Donald Trump will be the president of the United States from the beginning of 2017. The impact of this surprising and historic election will be particularly clear and significant regarding the role of government, US tax policies and decisions by the Supreme Court. Way down on the list is Trump’s impact on sport.

But this is a sports blog, so here we go.

One of the leading candidates for the 2024 Summer Olympic Games is Los Angeles. The support of US presidents has always been important to the selection committee. But rarely has the character of the president been an issue. The International Olympic Committee (IOC), the body that governs the Olympic Games and is the decision maker for which cities host the Games, is built on the values of diversity and inclusiveness. What president-elect Trump has said during the campaign could come back to haunt the US bid.

IOC president, Thomas Bach, said the following in this BBC article:

“An America that turns inward, like any country that turns inward, isn’t good for world peace, isn’t good for progress, isn’t good for all of us.” Bach also spoke in the summer about a “world of selfishness where certain people claim to be superior to others”. That was seen as a clear reference to Trump’s proposed plans that include potential restrictions on Muslim immigration and the deportation of millions of illegal immigrants.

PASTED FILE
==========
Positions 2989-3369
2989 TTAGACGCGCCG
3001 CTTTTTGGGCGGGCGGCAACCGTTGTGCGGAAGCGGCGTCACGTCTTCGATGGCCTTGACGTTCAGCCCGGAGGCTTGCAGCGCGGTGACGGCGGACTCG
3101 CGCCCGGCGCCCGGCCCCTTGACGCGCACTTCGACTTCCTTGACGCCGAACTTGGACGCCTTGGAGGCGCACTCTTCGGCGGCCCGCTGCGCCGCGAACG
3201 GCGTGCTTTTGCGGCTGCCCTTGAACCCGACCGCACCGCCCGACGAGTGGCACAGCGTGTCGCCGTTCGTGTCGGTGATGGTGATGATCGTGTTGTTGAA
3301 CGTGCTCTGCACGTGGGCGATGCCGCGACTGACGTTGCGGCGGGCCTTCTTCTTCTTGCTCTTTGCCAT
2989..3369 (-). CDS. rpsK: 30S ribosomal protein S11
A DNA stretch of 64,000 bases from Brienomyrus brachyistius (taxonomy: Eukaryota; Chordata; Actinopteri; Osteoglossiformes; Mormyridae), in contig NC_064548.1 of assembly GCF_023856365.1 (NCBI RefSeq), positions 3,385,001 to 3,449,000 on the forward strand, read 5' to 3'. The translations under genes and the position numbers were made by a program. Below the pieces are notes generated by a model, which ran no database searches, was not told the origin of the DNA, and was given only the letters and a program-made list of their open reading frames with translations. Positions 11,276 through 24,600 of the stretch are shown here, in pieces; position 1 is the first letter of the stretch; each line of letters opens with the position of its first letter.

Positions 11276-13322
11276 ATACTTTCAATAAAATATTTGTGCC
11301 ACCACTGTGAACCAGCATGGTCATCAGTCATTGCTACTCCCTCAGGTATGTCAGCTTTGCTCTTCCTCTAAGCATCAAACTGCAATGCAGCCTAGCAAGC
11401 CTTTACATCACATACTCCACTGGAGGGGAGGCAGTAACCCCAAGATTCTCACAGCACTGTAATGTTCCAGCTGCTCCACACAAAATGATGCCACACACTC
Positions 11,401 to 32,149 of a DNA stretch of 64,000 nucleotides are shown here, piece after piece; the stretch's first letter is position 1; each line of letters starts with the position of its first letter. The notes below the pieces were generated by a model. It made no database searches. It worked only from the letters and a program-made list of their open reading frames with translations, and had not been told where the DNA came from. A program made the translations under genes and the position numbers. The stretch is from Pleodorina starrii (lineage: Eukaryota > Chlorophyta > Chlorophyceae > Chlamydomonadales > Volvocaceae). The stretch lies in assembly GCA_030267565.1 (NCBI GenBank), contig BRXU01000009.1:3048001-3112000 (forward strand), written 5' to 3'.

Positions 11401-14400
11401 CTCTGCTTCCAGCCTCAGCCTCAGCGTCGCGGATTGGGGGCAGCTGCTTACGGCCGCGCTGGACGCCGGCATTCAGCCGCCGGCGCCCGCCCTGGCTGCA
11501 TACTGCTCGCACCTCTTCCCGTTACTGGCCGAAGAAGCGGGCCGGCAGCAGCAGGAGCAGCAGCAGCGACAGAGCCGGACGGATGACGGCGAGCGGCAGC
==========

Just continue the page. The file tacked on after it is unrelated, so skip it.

The mayor of Los Angeles, Eric Garcetti, who is a Democrat and supporter of Hillary Clinton, Trump’s rival for the presidency, said in August in this Bloomberg article, “For some of the IOC members, they would say, ‘Wait a second, can we go to a country like that, where we’ve heard things that we take offense to?”’

But another IOC member and head of the World Anti-Doping Agency, Craig Reedie, put it this way. “It’s far too early to make any judgment. I would find it hard to believe everything said in a hotly contested election would come to pass. Let’s wait and see.”

There may be more practical issues the IOC may have to take into account, like who will pay for the significant security bill, according to the blog, Inside the Rings. “While Los Angeles doesn’t need the help of the White House to fund construction or other critical projects, the federal government still will need to spend as much as a $1 billion or more for security for the Games. Soon after Trump takes office in January, LA 2024 will need assurances from the new president that he is willing to make that commitment. Given the sharp political differences between Trump and the LA leadership, this is not a certainty.”

Is the American bid for 2024 in trouble? Will Paris or Budapest trump LA? Donald Trump gets inaugurated in January. The IOC votes on the selection of the 2024 Games in September. We shall see.

Peter Vidmar takes silver in the all arounds at the 1984 Olympics. Koji Gushiken of Japan took gold

Until 1984, the USA men’s gymnastics team had never won team gold at an Olympics. That breakthrough in Los Angeles was due to the efforts of team members Bart Conner, Timothy Daggett, Mitchell Gaylord, James Hartung, Scott Johnson and Peter Vidmar. Vidmar in particular shined, also garnering a gold in the pommel horse and a silver in the Individual all-around.

Vidmar is a popular motivational speaker and talks often about how he learned a lesson in Budapest, Hungary, about the importance of not only taking risk, but committing to taking risk. Those who do, often end up champions. But Vidmar, like many champions, learned this lesson the hard way. By falling.